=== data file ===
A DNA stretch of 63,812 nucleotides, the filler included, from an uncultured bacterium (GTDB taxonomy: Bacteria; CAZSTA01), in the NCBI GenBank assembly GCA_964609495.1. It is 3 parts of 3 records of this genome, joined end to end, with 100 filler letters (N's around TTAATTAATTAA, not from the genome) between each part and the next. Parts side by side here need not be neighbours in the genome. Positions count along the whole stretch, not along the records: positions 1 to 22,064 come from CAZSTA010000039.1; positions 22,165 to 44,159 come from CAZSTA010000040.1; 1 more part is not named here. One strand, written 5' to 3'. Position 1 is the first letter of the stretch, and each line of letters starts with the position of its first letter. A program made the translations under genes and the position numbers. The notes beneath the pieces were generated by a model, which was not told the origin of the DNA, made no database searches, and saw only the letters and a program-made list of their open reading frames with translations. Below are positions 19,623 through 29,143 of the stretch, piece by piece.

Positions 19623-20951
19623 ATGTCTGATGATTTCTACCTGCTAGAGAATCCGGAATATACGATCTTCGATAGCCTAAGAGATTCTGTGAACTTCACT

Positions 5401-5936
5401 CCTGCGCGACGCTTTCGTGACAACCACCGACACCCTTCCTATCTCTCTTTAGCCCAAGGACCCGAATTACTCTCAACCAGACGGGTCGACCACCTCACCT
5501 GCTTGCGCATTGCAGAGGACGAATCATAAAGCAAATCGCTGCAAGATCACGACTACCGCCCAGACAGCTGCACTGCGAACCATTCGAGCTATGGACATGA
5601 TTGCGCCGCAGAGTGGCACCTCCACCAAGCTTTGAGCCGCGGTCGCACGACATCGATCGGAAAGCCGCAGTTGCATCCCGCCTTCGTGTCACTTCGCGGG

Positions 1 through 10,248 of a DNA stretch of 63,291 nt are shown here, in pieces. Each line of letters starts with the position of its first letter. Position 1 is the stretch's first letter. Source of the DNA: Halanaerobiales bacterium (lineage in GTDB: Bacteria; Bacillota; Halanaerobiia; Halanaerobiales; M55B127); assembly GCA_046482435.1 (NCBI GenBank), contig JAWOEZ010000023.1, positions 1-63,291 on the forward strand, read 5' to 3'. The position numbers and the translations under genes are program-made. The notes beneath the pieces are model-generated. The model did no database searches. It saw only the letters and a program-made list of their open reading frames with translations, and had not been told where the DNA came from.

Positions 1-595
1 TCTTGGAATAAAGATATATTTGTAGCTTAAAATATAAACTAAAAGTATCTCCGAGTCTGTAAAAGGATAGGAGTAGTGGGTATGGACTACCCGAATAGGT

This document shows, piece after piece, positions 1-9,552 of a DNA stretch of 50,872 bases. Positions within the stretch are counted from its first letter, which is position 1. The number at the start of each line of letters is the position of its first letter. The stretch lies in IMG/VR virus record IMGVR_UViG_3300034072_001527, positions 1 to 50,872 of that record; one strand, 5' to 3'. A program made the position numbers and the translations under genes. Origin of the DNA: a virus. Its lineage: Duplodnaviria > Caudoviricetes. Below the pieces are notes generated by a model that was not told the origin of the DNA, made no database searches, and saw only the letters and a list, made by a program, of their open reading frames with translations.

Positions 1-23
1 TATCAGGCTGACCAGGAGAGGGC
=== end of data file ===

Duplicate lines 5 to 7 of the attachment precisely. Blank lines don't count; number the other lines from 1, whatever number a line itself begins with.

5401 CCTGCGCGACGCTTTCGTGACAACCACCGACACCCTTCCTATCTCTCTTTAGCCCAAGGACCCGAATTACTCTCAACCAGACGGGTCGACCACCTCACCT
5501 GCTTGCGCATTGCAGAGGACGAATCATAAAGCAAATCGCTGCAAGATCACGACTACCGCCCAGACAGCTGCACTGCGAACCATTCGAGCTATGGACATGA
5601 TTGCGCCGCAGAGTGGCACCTCCACCAAGCTTTGAGCCGCGGTCGCACGACATCGATCGGAAAGCCGCAGTTGCATCCCGCCTTCGTGTCACTTCGCGGG